Over the weekend, in the name of purging and in the interest of saving my sanity, I finally decided to tackle the job of sorting through the rather daunting stack of boxes still unopened from my move two years ago.
Much to my amusement (and horror) there were pictures; pictures from a dark, dark time in my life about 20 something years ago, or as I like to call it 10 years B.P. – Before Product. Fast forward to present times and the glorious mane you all see today (LOL). I am sure you were thinking, “How bad could it have been?” Well, you will have to take my word for it, as there ain’t no way I’m subjecting myself to that type of humiliation.
But it got me to thinking: what is the difference between then and now? Is it that there are better hair products? Perhaps. Or is it the knowledge that I have now that a 15-year-old me simply had no clue about?
I have always felt that it is important to know where one’s strengths and weaknesses lie, and that it is better to work with what you’ve got then to fight against it. This is especially true when it comes to hair. But in a time when we have so much choice, the task of selecting the right product can seem overwhelming.
It’s difficult to know what choice is the right one for you. Out of a vast sea of options, which product is the one that will save you from looking like a 15-year-old me? Well, to help you all avoid those wonderful B.P. years, I have put together a list of the most commonly used products and what hair style they are typically used for. Welcome, my friends, to your Carlsberg years.
1. Anti-frizz cream
For coarse, curly, or naturally frizzy hair. Use on damp hair to keep the hair smooth and free from frizz.
2. Blowdry spray
Gives heat protection and a faster drying time when blow drying. May also help your style stay longer.
3. Dry shampoo
A spray or powder that absorbs excess oil from hair while also providing body and texture.
4. Hair chalk
Colourful chalk used for temporary colour (usually fashion shades and pastels). Colour is temporarily sealed in by applying heat with a flat iron or curling iron.
5. Hair oil
An oil that is targeted towards getting smooth, shiny hair. Can be used on towel dried hair or dry hair. Usually only a dime size amount used on hair, avoiding the root area directly.
6. Hair primer
Lightweight cream that’s applied to damp hair. It helps smooth the cuticle and protects the strands to make your style last longer.
7. Sea salt spray
A liquid infused with salt. Sprayed throughout towel dried, air dried, or defused hair to give “beachy” waves and matte texture.
8. Styling wax
Soft hold wax used to give control and create a defined texturized look, usually works best on shorter to mid-length hair.
Most typically used by shorthaired clients. It’s especially helpful for flyaways and blending in shorter styles. Gives a slightly lighter hold than wax would, and gives the hair a high-gloss sheen. Pomades are great for mid- to slightly longer lengths of short hair. For example, this product would be perfectly paired with the pompadour.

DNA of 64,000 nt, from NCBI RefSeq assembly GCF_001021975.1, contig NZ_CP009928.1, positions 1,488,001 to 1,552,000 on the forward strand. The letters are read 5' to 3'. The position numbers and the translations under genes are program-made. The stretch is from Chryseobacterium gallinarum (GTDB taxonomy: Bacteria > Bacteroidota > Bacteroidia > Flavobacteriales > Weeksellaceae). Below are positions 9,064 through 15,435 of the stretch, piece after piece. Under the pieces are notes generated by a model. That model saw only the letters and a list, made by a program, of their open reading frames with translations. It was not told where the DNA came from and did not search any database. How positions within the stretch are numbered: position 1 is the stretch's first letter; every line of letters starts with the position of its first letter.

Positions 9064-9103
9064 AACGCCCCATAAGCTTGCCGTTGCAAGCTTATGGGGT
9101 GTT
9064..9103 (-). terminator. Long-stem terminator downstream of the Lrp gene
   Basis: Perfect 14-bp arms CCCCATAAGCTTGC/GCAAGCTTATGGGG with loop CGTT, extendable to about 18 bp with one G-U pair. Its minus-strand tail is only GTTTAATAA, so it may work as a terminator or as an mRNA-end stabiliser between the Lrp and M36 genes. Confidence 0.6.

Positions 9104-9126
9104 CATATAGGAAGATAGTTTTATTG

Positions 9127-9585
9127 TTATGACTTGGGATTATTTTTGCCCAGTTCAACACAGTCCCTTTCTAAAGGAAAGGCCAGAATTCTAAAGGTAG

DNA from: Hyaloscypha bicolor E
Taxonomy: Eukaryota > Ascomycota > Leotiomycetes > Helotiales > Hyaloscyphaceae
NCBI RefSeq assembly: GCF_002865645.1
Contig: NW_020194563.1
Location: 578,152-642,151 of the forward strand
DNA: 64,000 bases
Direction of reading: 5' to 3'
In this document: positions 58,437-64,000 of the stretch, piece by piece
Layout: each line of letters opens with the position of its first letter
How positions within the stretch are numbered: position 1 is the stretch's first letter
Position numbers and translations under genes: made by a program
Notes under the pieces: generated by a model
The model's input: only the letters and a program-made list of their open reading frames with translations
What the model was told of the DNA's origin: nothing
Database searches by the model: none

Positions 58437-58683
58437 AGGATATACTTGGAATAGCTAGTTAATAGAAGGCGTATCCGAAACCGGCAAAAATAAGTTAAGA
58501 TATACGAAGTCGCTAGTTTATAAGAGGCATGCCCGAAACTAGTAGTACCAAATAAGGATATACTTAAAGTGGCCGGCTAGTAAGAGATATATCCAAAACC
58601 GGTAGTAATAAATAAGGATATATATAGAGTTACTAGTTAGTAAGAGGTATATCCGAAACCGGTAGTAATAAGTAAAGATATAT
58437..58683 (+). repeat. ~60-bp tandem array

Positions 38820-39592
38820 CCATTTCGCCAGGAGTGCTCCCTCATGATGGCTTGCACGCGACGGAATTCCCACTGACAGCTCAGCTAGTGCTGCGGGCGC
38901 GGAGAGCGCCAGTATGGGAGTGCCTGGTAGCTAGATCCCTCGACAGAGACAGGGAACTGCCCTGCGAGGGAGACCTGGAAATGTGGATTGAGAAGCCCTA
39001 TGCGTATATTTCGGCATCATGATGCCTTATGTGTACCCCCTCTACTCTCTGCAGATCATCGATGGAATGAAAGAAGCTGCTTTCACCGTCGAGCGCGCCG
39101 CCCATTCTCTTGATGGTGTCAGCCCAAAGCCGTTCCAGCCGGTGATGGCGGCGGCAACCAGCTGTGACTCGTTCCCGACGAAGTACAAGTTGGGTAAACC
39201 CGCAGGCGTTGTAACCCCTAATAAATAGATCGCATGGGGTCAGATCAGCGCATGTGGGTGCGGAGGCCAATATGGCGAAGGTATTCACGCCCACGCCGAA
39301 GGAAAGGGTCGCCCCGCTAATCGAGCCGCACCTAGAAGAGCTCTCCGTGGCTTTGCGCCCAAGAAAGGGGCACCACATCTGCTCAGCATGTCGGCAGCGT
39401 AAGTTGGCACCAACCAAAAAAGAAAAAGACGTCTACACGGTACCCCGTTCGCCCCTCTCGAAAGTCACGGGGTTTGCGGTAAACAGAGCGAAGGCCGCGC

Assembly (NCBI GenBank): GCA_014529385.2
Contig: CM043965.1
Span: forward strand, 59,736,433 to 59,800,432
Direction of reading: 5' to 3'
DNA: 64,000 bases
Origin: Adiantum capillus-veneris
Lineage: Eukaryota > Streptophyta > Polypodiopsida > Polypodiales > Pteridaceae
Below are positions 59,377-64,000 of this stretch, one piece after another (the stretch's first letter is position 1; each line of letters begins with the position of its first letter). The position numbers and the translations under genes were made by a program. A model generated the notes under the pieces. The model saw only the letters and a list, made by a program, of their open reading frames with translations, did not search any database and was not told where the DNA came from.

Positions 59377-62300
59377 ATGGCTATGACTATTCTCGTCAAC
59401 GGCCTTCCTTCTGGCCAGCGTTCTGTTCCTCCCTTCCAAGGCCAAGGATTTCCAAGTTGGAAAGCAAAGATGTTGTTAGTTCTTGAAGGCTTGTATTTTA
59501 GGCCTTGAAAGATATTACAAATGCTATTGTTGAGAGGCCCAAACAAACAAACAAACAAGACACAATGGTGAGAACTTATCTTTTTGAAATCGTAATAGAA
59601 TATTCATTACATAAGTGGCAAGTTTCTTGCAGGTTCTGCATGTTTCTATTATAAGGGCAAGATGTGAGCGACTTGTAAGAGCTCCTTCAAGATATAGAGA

10. Fibre pastes and clays
A super strong, pliable product that gives a matte finish and can be used in short hair to create texture or spike and tame seriously unruly and stubborn hair by binding strands of hair together. Usually this product is very thick, resembling a dried-out wax, and has to be worked in the palm of the hand a bit for it to soften up before being worked into the hair.
11. Hair paste / styling cream
Falling somewhere in between pomades and fibre pastes, these middle of the road cream-like products come in many varieties. Some mattify and some add sheen. They create texture and offer control. Depending on your needs there is likely to be one with the right holding strength and finish you desire.
A clear, heavy, gelatinous-like product that offers unparalleled hold to short styles. Exercise caution with the amount of gel used to avoid “helmet head”. Gel is great for keeping spiky hair in place, keeping short hair flipped out, or taming flyaways. Will add definition to short curls and is the perfect product for creating the “wet look”.
13. Texture powder
Can be used for many things like building body, creating more texture, and mattifying. A very workable powder that is added to dry hair at the root and gently massaged into the scalp. Fantastic when used for “up-styles”. It’s like backcombing but in powder form.
A spray that has many functions, from setting the hair, to achieving volume and texture, to “slickback” or “definition” and helps create and hold an up-do. Hairspray comes in a variety of strengths or “holds”, the lighter of which are used for volume and to tame flyaways, etc. Use the stronger varieties to set a style. The strongest variety of hairspray is often referred to as “lacquer”.
15. Thermal protectant
Typically a liquid in spray form (although it can also be found in a cream form). It is used to protect your hair from the high temperatures in heat styling tools that can ultimately do massive damage, causing breakage and dryness. It can also help hold ironed and sleek styles.
A foamy product typically used on towel dried hair, although it can sometimes be used on dry hair. Mousse is used to build volume, bounce and also hold. It can also be used to help tame and define curl. Apply directly at the roots and pull through the entire length of your hair before drying.
17. Curl cream
A cream used on towel dried hair. When used on curly hair it reduces frizz and defines the shape of curl. When used on straight hair it builds texture. The best way to apply this product is by scrunching or twisting it into the hair.
This is a moisture-blocking product applied to the hair, usually once dried. It repels moisture from your hair therefore preventing frizz and helps prevent curly hair from reanimating due to excess moisture in the air.